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Exploring Encheiridion 19 – Episode 59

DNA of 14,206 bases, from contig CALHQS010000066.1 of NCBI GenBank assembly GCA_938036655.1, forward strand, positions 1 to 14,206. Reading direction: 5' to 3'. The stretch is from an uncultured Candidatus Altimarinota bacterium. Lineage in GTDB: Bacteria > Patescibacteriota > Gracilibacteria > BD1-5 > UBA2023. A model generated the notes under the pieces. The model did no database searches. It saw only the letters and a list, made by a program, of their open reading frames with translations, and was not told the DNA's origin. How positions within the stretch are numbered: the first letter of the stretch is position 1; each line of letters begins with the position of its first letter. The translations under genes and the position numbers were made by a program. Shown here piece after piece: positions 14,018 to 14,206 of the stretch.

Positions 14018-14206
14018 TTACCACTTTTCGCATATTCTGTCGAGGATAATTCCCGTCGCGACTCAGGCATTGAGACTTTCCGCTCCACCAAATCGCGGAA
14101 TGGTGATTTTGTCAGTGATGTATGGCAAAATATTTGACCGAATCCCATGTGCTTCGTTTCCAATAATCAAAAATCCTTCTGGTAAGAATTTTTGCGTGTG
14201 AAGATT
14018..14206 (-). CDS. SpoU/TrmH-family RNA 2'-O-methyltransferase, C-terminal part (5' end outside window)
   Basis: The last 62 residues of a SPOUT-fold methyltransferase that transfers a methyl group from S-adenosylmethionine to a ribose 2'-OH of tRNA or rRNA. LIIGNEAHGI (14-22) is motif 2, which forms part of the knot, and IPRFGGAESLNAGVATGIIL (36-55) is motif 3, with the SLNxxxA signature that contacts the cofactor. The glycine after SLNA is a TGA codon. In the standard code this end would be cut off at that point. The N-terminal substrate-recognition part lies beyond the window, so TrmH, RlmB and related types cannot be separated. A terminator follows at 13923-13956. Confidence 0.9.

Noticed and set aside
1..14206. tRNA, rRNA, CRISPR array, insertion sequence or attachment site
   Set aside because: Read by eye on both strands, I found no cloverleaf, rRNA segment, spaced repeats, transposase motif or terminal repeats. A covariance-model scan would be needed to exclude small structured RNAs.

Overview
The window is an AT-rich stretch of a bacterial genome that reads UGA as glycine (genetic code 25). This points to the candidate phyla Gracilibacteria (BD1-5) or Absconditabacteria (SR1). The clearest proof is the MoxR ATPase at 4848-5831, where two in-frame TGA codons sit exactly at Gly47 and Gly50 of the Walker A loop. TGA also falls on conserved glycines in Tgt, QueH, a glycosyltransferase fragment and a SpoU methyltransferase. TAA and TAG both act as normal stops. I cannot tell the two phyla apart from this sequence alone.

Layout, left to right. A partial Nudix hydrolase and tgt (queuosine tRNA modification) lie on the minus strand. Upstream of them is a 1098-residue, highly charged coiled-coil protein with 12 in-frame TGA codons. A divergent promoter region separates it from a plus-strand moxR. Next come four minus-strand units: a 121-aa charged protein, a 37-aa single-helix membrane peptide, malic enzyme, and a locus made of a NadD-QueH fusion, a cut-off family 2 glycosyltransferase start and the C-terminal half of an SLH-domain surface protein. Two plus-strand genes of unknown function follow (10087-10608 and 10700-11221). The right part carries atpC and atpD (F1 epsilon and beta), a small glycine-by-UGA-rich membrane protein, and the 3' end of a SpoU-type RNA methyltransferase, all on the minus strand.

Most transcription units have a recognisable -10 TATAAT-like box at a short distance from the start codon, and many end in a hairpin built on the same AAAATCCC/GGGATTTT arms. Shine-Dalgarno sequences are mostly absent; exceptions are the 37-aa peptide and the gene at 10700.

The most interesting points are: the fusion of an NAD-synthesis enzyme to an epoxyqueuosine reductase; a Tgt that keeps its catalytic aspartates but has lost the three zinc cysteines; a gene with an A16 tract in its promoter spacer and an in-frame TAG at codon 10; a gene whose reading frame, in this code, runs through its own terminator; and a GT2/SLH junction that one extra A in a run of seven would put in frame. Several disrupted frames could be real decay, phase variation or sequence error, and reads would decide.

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You can always win if you only enter competitions where winning is up to you. When you see someone honored ahead of you or holding great power or being highly esteemed in another way, be careful never to be carried away by the impression and judge the person to be happy. For if the essence of goodness consists in things that are up to us, there is room for neither envy nor jealousy, and you yourself will not want to be a praetor or a senator or a consul, but to be free. The only way to achieve this is by despising the things that are not up to us. (Ench 19) If anyone thought jealousy and envy of others is a modern phenomenon, Epictetus clarifies that these destructive emotions are not new. They are exacerbated by modern technologies, which provide a constant stream of social media posts with people showing off expensive clothes, jewelry, cars, houses, vacations, announcing their promotions, and displaying their bodies for the world to see. Social media turned “keeping up with the Joneses” into “keeping up with the Kardashians.” Most modern societies teach us these externals are associated with happiness. Indeed, we are inclined to think the lives of these rich, famous, beautiful people must be filled with happiness. The Stoics make it clear possession of these externals does not ensure happiness. We don’t need to rely on the Stoic conception of happiness to destroy this myth. Hollywood provides us with a constant stream of tragic stories about the lives of the rich and famous. Sadly, most people spend their lives chasing happiness in things that are not up to us. While the acquisition of externals almost always does provide an immediate feeling of happiness, it is always short-lived because this form of happiness is not the state of well-being offered by Stoicism. In this chapter of Encheiridion, Epictetus offers another serving of his consistent message: if we focus our attention on those things that are up to us—our faculties of judgment, motivation, desire, and aversion—we will avoid the pathological emotions that cripple the masses of people and make progress toward true well-being. Like I have said before, understanding the distinction between what is up to us and not up to us is quite simple. However, putting that understanding into practice consistently is extremely difficult. To make progress toward a virtuous character and its accompanying well-being, we must keep our attention (prosoche) on what is up to us our faculties of judgment, motivation, desire, and aversion—and despise everything else. This is the crux of Stoic practice. Does that mean we should despise my spouse, children, job, community, body, etc. since they all fall into the category of externals that are not up to us? No! It means we must despise our judgment of those externals as “good” because none of those externals will bring us the well-being we seek. We cannot remove externals from our lives. Even if we were to remove ourselves from the jealousy and envy of others by moving to a deserted island, without any channel of communication with others, we would still encounter externals like weather, animals, snakes, bugs, hunger, thirst, etc. We cannot escape externals, and we should not try. Externals provide us with the grist for the mill that develops our character. What would wisdom, moderation, courage, and justice mean apart from externals? So, what should we do when faced with the impression of someone we know who has a possession commonly judged as “good”? Especially when we may be inclined to think they didn’t earn it? What should we do when someone else gets the promotion instead of us, and we believe they are less worthy? Before jealousy and envy take hold of our psyche, we need to perform that three-step process on these impressions I highlighted in Episodes 9 and 37: Stop It Strip It Bare See It from the Cosmic Viewpoint If you don’t recall the details of that process, I recommend you go back and listen to Episodes ...

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